Wednesday, August 7, 2013
CALTIKI, THE IMMORTAL MONSTER aka IL MOSTRO IMMORTALE aka CALTIKI, THE UNDYING MONSTER
John Merivale (Professor John Fielding), Didi Sullivan (Ellen Fielding), Gerard Haerter (Max Gunther), Daniela Rocca (Linda), Giacomo Rossi-Stuart/as G.R. Stuart (doctors assistant), Daniele Vargas/as Daniel Vargas (Bob), Arturo Dominici/as Arthur Dominick (Nieto)
Directed by Riccardo Freda (as Robert Hampton) and Mario Bava (uncredited)
"...Caltiki is One. The only immortal god. When her mate appears in the sky, the power of Caltiki will destroy the world."
The Short Version: This underrated, seldom talked about Italian SciFi-Horror movie has a look and feel of a typical US made B/W creature feature of the time period till those familiar dubbed voices remind you it's indeed a foreign affair. The numerous scenes consumed in a chiaroscuro color scheme are another clue of the pictures European origins. In the end, this rare example of an Italian giant monster movie seems hugely influenced by Britain's THE QUATERMASS XPERIMENT from 1955. Filippo Sanjust's beyond ambitious script explodes in a shower of ideas that could easily fill a couple other movies. This tale of Mayan legends, Earth-shaking comets, psycho killers and flesh-eating blobs features some nasty gore and violence punctuating its 73 minute running time. If you're a fan of vintage science fiction and monster movies, CALTIKI is a skin-crawling surprise worth gobbling up.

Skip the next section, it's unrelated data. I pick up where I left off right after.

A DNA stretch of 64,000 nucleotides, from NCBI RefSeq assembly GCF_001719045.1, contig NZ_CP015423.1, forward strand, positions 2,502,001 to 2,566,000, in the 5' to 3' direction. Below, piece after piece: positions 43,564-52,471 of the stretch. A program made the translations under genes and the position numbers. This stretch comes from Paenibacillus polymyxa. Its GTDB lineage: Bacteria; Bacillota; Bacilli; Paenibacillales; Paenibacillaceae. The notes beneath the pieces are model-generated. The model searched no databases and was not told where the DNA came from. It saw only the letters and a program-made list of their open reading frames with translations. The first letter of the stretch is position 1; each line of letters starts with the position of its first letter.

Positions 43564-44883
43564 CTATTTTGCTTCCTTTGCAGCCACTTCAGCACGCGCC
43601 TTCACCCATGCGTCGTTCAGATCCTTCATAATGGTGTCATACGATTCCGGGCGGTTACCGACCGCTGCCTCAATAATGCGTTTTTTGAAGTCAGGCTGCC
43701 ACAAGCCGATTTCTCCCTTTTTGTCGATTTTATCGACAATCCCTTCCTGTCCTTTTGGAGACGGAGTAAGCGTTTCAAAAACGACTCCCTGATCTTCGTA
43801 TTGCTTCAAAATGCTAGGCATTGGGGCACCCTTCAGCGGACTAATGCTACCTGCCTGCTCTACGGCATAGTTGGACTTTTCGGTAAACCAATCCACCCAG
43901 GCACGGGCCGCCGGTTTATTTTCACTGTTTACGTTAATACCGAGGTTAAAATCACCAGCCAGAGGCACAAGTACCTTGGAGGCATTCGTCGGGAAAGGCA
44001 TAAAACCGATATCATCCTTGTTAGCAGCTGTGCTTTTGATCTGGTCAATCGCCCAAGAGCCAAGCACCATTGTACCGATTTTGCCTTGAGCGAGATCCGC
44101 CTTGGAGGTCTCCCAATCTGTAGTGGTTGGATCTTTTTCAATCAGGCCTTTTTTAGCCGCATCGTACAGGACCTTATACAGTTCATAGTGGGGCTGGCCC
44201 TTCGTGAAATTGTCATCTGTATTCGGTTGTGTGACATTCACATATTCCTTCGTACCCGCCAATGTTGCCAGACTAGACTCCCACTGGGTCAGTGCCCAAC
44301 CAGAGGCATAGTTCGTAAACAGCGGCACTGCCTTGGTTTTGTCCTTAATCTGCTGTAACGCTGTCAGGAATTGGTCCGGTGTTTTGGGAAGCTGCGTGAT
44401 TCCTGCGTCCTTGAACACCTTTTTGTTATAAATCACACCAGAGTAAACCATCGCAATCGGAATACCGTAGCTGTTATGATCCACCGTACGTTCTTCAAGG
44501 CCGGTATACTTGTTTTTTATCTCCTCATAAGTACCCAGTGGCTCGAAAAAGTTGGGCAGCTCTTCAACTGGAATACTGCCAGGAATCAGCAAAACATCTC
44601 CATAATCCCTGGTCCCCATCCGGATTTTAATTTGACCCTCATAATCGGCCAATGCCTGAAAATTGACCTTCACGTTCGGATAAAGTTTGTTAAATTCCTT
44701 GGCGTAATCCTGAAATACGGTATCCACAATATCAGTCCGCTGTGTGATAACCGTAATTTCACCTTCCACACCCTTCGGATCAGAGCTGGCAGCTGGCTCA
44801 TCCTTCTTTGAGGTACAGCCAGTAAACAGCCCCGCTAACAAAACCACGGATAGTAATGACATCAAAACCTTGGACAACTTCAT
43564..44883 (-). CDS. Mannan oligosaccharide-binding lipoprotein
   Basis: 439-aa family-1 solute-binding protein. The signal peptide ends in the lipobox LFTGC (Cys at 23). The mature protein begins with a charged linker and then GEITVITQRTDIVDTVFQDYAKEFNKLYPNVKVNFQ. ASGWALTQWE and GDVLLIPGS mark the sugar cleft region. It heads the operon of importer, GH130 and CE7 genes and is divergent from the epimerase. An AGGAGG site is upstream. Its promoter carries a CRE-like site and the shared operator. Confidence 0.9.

An archeological expedition into finding out what led to the extinction of the Mayan civilization uncovers an ancient prophecy, an underwater treasure in gold and a millions year old creature that melts the flesh off of those it comes into contact with. The monster is destroyed by a gas explosion after an attack leaves one of the researchers deformed. A chunk of the blobular beast is taken back to a lab for study where it's learned radiation exposure not only makes the thing grow, but it can split itself into multiple monstrosities. While studying the Mayan prophecy, the scientists learn of a comet that passes the Earth every 1,352 years is coming again, threatening to enlarge the creature from exposure to its radioactive rays.
Movies about, or featuring blobular monstrosities were indigenous to the 1950s. Pictures like the American cult classic THE BLOB (1958) and THE ANGRY RED PLANET (1959) being two examples of films featuring menacing, man-eating ooze. There were stray examples in later years, but the 50s was the home to gooey, gelatinous threats from outer, and inner Earth. A 1955 science fiction favorite from Hammer Films was largely responsible for this blob-tastic onslaught with the release of THE QUATERMASS XPERIMENT (the 'X' being a reference to Britain's ratings board; it was released here as THE CREEPING UNKNOWN). That pictures origins began as a popular television serial that first appeared in 1953.
CALTIKI bears some passing resemblance to the earlier British feature, and no doubt was influenced by it. Still, there are enough unique elements to allow this peculiar Italian giant monster movie to stand on its own. The energetic direction and the idea heavy script by Filippo Sanjust (MORGAN, THE PIRATE ) rarely let things drag. The performances are standard fare save for one actor who nearly steals the movie away from the creeping Caltiki.